Ventilatory and respiratory muscle function of British Army infantry soldiers is similar to physically active civilians at rest and in response to torso-borne thoracic load carriage activities

Ebenezer-Joshua Osofa, Gemma Milligan, Mike Tipton, Nicola Armstrong, Mitch Lomax

Research output: Contribution to conferenceAbstractpeer-review


Purpose: This study sought to compare ventilatory and respiratory muscle function between infantry soldiers with load carriage (LC) experience and physically active civilians with no LC experience at rest and in response to LC activities.

Methods: Seventeen male British Army infantry soldiers and 14 physically active male civilians completed two trials on separate days (unloaded and donning 25kg). Each trial involved a treadmill 50-minute march (4.8km·h-1, 0% incline) followed by a 2km best effort test. Spirometry and respiratory muscle strength (maximal mouth pressures) were recorded at rest and in response to the march and best effort in both trials. Independent t-tests determined any differences at rest (unloaded), in spirometry and respiratory muscle strength, between the two groups. Three-way mixed-model ANOVAs determined any main effects and interactions with time point (rest, post march and post 2km), group (soldiers and civilian) and condition (unloaded and 25kg) with respiratory muscle strength. Alpha was set at p < 0.05.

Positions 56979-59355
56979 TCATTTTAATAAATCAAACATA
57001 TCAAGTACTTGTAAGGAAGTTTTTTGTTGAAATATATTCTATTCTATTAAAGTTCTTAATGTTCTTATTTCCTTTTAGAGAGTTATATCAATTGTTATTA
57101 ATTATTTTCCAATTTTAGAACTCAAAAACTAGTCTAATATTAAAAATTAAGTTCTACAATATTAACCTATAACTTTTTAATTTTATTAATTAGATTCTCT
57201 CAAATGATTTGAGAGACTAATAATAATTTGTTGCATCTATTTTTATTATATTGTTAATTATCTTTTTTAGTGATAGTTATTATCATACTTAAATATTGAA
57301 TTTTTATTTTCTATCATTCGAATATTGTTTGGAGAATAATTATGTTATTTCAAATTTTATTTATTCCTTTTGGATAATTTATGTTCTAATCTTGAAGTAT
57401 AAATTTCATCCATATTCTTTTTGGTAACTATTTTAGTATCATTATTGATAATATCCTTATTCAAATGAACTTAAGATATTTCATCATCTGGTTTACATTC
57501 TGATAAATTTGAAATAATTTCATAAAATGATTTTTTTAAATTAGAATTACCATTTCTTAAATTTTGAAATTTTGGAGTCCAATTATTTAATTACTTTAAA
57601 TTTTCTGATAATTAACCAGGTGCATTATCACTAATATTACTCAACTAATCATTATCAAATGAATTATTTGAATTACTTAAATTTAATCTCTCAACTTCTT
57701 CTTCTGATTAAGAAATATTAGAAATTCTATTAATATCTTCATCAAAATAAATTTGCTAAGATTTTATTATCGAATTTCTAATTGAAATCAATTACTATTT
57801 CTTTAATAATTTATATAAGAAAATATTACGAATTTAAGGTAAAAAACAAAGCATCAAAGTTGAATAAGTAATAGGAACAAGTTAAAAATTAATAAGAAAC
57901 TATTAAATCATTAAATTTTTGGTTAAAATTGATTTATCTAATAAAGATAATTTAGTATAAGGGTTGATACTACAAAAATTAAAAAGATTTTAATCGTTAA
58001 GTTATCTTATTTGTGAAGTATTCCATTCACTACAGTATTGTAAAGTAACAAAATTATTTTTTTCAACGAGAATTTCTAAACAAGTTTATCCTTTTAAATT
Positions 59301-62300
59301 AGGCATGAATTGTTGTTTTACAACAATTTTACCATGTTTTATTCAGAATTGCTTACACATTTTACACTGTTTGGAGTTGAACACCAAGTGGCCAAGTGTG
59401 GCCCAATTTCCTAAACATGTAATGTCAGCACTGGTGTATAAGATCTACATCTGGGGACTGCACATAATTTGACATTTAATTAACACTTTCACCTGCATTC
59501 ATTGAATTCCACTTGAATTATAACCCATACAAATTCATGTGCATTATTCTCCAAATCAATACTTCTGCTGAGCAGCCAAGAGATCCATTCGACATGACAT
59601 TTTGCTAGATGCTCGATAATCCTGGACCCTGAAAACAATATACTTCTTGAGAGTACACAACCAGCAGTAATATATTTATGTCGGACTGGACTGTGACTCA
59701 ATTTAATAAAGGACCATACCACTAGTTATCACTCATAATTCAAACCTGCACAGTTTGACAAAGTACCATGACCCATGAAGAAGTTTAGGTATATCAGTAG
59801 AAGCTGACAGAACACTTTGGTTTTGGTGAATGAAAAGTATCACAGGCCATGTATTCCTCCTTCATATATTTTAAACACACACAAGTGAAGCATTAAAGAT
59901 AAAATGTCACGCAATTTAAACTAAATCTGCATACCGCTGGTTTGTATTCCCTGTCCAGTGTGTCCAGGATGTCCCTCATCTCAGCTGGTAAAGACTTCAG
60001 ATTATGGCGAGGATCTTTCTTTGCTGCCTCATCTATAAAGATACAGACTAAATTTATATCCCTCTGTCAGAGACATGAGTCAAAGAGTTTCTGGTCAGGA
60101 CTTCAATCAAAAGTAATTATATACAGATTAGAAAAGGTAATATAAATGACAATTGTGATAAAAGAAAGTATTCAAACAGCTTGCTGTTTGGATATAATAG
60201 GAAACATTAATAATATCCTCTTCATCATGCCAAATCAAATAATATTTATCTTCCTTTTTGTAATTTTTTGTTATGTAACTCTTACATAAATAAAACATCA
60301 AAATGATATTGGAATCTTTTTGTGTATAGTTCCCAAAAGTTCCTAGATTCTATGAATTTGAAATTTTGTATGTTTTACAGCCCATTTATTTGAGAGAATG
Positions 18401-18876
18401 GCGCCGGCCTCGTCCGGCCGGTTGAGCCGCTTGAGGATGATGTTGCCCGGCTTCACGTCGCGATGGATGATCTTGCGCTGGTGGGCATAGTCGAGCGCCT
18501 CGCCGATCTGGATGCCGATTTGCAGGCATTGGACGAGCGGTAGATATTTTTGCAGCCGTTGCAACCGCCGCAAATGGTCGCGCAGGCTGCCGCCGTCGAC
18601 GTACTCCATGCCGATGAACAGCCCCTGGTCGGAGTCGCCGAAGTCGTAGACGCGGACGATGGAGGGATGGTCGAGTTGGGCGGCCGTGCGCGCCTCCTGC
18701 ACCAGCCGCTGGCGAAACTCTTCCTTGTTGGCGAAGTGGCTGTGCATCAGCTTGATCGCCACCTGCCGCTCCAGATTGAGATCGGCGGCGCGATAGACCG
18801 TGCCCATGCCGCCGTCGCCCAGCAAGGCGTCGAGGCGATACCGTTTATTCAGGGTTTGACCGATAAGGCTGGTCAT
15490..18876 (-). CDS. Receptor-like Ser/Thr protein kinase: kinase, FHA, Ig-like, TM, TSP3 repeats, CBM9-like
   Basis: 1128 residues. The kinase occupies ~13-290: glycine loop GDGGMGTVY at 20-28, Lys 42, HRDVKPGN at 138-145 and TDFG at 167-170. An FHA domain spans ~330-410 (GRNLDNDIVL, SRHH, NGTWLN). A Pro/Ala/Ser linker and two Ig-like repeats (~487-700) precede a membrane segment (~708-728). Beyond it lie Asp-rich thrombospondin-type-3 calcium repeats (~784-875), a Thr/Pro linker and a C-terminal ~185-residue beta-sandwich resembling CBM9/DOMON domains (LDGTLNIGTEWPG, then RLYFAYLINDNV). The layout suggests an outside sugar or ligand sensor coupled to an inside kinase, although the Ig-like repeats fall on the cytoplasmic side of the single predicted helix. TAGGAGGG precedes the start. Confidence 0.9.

Results: Resting spirometry and respiratory muscle strength values were similar (p = 0.322 – 0.658) between the two groups. Significant reductions in maximal expiratory mouth pressure were observed in response to 25kg LC (p = 0.036) when compared to unloaded and with time (p =

Original languageEnglish
Number of pages1
Publication statusPublished - 4 Feb 2023
Event4th International Physical Employment Standards Conference - Gold Coast, Australia
Duration: 24 Feb 202326 Feb 2023


Conference4th International Physical Employment Standards Conference
CityGold Coast
Internet address

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